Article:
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Strategies to solve sleeping issues

September 28, 2009

Yesterday I ate:

– A few raspberries (pre-breakfast breakfast. Whenever I go out for breakfast I always need something small to hold me over until we get to the restaurant)

– 1/2 plate of tofu scramble with a multigrain tortilla, kale, salsa, and a little bit of vegan sour cream at Fresh Cafe- this was excellent! I was wary about tofu because it was the first time I ever ordered tofu on my own. Normally I just have a taste of someone else’s (besides the Tofurky I’ve been eating, of course). But the marinade was really good and I enjoyed this immensely. I also had a taste of the mother dear’s freshly squeezed orange juice at the cafe.

– The other 1/2 of my tofu scramble with a handful of raspberries and 1/2 red pear. I’d intended on saving my leftovers for today’s breakfast, but it was so tasty that I decided to just finish it in the afternoon.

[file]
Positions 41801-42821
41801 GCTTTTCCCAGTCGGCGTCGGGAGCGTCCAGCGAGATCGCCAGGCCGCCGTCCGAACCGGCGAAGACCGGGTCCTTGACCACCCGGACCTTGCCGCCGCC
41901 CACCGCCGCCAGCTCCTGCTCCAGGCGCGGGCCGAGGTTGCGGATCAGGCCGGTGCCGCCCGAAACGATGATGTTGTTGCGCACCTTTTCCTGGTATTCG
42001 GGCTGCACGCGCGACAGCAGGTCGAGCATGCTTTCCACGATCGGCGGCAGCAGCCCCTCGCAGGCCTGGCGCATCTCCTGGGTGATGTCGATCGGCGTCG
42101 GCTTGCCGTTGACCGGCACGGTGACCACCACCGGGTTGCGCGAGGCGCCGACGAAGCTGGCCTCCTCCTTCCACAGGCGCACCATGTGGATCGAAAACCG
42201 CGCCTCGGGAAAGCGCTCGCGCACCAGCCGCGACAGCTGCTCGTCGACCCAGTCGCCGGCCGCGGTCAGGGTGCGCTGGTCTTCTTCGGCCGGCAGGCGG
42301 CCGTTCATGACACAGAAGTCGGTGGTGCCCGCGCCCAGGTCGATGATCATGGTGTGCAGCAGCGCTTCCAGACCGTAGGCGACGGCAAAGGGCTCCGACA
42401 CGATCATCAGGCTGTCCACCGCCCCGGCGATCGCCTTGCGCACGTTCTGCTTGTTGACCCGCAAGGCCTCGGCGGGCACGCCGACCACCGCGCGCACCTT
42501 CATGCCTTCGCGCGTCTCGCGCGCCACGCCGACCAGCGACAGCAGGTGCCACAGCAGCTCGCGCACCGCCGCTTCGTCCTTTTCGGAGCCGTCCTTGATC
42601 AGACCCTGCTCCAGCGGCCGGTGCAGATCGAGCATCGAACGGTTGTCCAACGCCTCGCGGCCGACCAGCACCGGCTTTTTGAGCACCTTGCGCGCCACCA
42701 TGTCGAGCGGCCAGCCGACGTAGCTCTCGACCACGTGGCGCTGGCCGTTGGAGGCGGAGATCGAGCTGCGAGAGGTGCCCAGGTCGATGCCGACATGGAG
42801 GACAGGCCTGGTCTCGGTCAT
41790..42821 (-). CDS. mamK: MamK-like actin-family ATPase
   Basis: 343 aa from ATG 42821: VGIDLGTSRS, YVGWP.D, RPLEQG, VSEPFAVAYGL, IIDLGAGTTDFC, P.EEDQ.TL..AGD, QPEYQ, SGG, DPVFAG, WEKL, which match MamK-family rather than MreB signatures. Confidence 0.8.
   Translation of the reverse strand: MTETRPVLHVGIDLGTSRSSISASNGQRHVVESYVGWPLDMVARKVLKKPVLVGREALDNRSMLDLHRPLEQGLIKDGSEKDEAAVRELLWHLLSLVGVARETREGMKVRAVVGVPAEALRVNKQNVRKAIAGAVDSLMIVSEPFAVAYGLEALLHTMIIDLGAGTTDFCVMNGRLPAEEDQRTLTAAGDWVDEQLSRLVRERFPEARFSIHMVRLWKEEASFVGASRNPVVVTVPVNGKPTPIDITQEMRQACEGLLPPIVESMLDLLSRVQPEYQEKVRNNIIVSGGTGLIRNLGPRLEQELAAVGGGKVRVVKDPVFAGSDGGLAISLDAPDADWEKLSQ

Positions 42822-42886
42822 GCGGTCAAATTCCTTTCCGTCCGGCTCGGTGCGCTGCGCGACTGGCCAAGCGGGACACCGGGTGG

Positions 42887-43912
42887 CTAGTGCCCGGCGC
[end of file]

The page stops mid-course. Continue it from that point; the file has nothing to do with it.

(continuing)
– Chickpea curry with basmati rice and roti bread at Charisma restaurant

Strategies to solve sleeping issues: the association between calcium and sleep

On Thursday afternoon, I spent about two hours talking to a nutritionist, Nicole Choptain. We got along famously; our health philosophies couldn’t be more similar! It was wonderful to sit down and have a really good chat with someone as equally passionate about health as myself. The first part of our session was so that we could assess my personal nutrition habits and needs and the second part of it was for me to interview her for my Living Well column.